What if you knew a child who said they hated God, because He gave them a disability?
How would you react? What would you think?
Would you consider what could bring a child to the point of saying this?
Would you consider what made them hate their disability and who they were so much, that they blamed God for it?
I heard a parent recount this about their child recently, and it broke my heart. I’ve heard it time and time again.
What was it that brought them to the point of hating who they were – enough to reject God – because they believed he was responsible for the perceived injustice of it all?
I can’t speak for this one child or any of the others – that’s their story to tell, but let me lead you through a few things that happen in church that can make the self loathing of our disabled bodies happen and lead us to blaming God.
One element of this process can be what we call the ‘tragedy narrative’.
When a baby is born with a disability, it is common for everyone to say to the parents “I’m so sorry” rather congratulate them on the birth of their child. It starts with the medical staff at the hospital and continues through life. I still have people say “I’m so sorry about your disability”. Why?
This continues as the child grows with people saying something like “you do so well looking after them” to their grown ups, or asking invasive questions about the child’s disability….along with a face that loudly ‘shouts’ their pity for both the parent and their child.
Then we have the spiritual comments such as “We’ll pray that God gives you the strength and grace to cope with them”. The child can hear the comments and sense the meaning: they’re not normal and they are a burden on their grown ups.
Let’s move on to the next stage of ‘tragedy’: the need to make things better. It’s well intentioned and generally starts with advice like “have you tried…….”
Then we get the quoted bible verses – often out of context. For example: ‘God won’t give you more than you can handle…..’ again, we have that issue of seeing disability as a problem or suffering.
After that, we have a lot of ‘theology’ stuff thrown at us. God gave you this child because He knew you could cope (A comment hated by many parents of children with additional needs and disabilities, and again sees the child as a ‘problem’).
We often have the ‘God’s will’ explanation too; “God gave you this disability”. The reasons why vary greatly!
But we regularly get the polar opposite too – you caused it because someone sinned, unforgiven sin, you don’t have the faith to be healed, and my personal hated favourite: “there’s a generational curse on your family”.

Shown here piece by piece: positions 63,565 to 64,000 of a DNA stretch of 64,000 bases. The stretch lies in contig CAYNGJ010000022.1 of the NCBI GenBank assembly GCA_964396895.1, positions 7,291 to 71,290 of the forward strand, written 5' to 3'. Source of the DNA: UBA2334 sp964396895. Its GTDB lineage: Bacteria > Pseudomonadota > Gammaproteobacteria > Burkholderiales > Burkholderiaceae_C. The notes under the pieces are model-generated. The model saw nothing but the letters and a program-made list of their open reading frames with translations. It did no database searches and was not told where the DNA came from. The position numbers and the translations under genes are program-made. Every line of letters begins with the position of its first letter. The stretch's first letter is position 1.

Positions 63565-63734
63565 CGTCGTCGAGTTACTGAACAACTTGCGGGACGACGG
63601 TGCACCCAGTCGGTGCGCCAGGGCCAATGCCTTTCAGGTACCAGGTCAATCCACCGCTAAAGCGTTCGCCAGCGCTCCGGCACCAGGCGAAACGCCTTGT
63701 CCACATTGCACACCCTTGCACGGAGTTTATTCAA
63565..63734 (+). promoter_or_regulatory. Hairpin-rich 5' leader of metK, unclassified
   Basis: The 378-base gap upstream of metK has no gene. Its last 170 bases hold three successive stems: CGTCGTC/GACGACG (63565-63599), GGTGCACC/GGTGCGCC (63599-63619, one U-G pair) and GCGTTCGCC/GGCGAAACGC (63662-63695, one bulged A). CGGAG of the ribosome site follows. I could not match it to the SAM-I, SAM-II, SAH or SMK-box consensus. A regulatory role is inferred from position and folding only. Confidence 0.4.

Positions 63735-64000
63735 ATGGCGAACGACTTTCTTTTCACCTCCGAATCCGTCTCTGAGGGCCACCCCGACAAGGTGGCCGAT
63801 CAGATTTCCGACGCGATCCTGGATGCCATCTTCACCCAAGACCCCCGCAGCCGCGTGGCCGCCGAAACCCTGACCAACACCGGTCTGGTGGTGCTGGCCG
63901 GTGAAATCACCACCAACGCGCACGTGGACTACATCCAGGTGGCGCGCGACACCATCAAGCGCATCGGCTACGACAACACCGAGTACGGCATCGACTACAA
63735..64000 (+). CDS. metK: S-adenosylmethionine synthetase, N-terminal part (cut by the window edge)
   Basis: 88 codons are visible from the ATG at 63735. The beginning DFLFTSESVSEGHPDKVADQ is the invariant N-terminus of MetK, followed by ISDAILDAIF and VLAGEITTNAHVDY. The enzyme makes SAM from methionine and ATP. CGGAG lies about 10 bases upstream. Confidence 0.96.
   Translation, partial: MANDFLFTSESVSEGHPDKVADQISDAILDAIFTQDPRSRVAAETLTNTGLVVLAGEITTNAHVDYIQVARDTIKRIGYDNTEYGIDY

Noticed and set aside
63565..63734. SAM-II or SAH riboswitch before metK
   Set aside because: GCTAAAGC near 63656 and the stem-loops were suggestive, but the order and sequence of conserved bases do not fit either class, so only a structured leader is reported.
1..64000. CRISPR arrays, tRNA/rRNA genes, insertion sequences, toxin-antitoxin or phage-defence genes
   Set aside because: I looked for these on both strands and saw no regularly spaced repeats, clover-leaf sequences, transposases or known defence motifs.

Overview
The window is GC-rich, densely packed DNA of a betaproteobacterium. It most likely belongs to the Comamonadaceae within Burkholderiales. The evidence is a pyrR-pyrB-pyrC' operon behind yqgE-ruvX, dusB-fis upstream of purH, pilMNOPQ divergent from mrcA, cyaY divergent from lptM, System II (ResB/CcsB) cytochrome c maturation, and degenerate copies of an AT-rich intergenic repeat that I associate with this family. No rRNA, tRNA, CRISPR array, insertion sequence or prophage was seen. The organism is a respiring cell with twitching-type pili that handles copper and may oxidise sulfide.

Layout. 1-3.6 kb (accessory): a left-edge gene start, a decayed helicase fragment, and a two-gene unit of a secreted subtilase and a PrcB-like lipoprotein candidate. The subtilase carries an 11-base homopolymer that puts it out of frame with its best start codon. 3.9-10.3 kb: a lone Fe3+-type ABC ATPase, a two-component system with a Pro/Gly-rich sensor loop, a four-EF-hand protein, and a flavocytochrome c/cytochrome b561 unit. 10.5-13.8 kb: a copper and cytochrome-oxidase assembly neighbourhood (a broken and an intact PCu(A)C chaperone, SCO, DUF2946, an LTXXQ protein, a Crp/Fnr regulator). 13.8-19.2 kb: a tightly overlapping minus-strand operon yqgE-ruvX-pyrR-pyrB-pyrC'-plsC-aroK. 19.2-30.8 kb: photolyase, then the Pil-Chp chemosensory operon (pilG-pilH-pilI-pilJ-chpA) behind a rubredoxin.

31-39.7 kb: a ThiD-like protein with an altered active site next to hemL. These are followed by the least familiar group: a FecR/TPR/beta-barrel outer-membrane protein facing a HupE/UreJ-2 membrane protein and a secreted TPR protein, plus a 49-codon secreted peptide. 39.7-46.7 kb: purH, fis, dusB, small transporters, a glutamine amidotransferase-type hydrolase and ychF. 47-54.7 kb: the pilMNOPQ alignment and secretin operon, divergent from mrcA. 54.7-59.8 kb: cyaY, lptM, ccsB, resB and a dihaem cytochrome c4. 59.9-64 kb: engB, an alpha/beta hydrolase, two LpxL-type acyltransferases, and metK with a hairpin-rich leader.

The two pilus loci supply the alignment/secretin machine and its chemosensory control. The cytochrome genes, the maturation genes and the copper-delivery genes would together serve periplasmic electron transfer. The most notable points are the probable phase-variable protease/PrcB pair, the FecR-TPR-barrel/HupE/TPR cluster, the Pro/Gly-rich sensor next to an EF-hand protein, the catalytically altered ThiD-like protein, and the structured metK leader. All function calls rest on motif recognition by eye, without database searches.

Whatever the reason or the theology – they all seem to either blame God or the disabled person, and quite often both.
The horror of this is; the child can hear it and pick up the all the vibes that say to them: “I am a problem and God caused it”.
Recently I’ve been writing and speaking a lot about how the constant need to cure disabled people affects them (or in the language of those with no disability – the need to ‘heal’ us). The effect on children is no different.
Parents tell me stories of being accosted by people wanting to pray for healing for their child, accusing them of being demon possessed, faithless, having hidden sins – the list goes on. Many lay hands on their child without permission
What is it with this rudeness? It speaks the wrong message over the child and their family – ‘your disability makes you unworthy’.
It needs to stop. Now.
Parents who don’t go to church are put off ever going. They and their children are given the impression that God only wants people who are not disabled, not ill or so called ‘normal’. It tells them they are not welcome.
When you are disabled, child or adult, the church is often responsible for making us feel ‘wrong’ rather than God’s perfect child who He loves. It makes is feel like a mistake that needs to be fixed rather than a person made in God’s image.
A problem – not a blessing.
When a child who is disabled or has additional needs says they hate God, don’t point the finger at their grown ups. Don’t tell the child off for saying it.
Look for the reason why.
You might not have to look very far.